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Region of Birth and Child Mortality among Black Migrants to South Africa: Is there a foreign-born advantage?


  • Tiffany L Green

    () (Department of Health Behavior and Policy, School of Medicine, Virginia Commonwealth University, Richmond, VA 23219, United States)

  • Amos C. Peters

    () (School of Economics, University of Cape Town, Rondebosch 7701, Cape Town, South Africa)


Much of the existing evidence for the healthy immigrant advantage comes from developed countries. We investigate whether an immigrant health advantage exists in South Africa, an important emerging economy. Using the 2001 South African Census, this study examines differences in child mortality between native-born South African and immigrant blacks. We find that accounting for region of origin is critical: immigrants from southern Africa are more likely to experience higher lifetime child mortality compared to the native-born population. Further, immigrants from outside of southern Africa are less likely than both groups to experience child deaths. Finally, in contrast to patterns observed in developed countries, we detect a strong relationship between schooling and child mortality among black immigrants.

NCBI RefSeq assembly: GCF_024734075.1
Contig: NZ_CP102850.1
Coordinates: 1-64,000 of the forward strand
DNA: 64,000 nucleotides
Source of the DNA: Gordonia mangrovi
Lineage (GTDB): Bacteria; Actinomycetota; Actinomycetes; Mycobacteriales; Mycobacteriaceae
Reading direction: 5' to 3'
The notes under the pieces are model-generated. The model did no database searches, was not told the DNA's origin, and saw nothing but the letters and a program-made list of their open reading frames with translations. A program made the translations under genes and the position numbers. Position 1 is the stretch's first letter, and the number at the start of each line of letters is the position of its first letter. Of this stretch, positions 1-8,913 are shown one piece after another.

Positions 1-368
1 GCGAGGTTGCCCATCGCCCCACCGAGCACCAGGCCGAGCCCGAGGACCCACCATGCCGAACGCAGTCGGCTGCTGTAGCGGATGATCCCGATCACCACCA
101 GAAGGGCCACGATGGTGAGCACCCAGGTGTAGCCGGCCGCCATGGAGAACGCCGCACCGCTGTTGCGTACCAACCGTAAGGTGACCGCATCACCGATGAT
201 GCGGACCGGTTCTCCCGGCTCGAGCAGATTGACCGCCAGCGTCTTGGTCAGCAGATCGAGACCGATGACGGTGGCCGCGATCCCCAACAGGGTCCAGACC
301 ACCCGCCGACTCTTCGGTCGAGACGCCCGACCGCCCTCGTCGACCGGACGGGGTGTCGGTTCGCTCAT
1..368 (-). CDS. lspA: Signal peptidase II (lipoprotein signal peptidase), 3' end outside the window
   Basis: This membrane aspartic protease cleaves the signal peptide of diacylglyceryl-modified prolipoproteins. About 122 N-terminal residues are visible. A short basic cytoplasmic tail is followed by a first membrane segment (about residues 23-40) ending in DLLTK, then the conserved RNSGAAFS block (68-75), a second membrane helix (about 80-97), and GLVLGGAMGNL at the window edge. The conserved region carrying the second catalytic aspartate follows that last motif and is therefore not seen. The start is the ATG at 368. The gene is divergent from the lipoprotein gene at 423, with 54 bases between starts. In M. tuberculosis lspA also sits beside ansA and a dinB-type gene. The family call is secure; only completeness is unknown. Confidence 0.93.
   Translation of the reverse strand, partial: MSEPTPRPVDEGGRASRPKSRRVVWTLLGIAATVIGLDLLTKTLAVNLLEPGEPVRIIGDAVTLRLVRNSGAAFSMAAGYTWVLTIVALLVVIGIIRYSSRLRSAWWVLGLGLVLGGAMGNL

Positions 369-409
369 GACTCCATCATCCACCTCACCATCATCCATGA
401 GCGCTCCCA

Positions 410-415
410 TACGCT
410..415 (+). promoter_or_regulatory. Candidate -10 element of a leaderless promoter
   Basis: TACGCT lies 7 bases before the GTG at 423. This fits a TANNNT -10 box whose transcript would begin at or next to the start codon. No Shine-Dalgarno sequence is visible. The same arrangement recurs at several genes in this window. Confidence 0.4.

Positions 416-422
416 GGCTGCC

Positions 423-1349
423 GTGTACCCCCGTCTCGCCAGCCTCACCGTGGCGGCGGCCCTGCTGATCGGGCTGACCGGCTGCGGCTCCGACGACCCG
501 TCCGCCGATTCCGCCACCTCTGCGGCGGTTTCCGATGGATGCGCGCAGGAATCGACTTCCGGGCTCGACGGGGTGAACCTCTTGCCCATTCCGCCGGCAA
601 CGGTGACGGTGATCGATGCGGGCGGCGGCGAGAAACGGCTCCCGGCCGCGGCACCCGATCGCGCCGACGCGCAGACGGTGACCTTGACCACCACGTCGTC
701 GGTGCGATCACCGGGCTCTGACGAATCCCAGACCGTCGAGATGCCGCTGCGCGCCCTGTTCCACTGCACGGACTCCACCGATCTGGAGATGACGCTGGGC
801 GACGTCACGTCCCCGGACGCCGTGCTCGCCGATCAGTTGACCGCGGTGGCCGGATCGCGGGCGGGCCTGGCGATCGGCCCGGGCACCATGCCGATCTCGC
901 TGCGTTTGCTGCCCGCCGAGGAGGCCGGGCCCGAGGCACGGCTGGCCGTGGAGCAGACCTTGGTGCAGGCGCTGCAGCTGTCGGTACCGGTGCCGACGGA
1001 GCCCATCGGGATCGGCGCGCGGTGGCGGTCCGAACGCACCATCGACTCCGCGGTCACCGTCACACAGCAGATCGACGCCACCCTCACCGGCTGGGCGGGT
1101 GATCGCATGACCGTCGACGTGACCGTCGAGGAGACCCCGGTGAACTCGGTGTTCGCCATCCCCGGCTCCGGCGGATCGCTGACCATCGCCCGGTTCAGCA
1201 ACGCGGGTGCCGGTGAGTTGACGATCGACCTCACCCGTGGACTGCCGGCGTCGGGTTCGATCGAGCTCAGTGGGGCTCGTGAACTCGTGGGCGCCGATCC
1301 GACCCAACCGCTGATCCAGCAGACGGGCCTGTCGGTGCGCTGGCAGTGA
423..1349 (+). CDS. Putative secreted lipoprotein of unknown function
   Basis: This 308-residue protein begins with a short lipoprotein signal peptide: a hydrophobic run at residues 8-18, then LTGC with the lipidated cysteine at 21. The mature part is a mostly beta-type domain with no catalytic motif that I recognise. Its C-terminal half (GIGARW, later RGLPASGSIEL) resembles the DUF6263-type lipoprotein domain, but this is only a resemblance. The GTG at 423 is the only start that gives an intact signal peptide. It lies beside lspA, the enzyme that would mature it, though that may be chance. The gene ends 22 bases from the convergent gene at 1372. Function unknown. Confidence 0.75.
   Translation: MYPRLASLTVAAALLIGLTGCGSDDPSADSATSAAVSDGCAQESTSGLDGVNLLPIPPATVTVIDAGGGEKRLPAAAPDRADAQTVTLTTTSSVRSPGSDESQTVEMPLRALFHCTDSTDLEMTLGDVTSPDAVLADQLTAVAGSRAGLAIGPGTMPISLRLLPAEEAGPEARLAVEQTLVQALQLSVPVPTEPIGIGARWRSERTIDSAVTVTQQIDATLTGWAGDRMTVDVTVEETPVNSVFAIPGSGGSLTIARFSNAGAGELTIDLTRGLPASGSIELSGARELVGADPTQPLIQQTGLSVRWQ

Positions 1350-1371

Suggested Citation

  • Tiffany L Green & Amos C. Peters, 2016. "Region of Birth and Child Mortality among Black Migrants to South Africa: Is there a foreign-born advantage?," Migration Letters, Transnational Press London, UK, vol. 13(3), pages 359-376, September.
  • Handle: RePEc:mig:journl:v:13:y:2016:i:3:p:359-376

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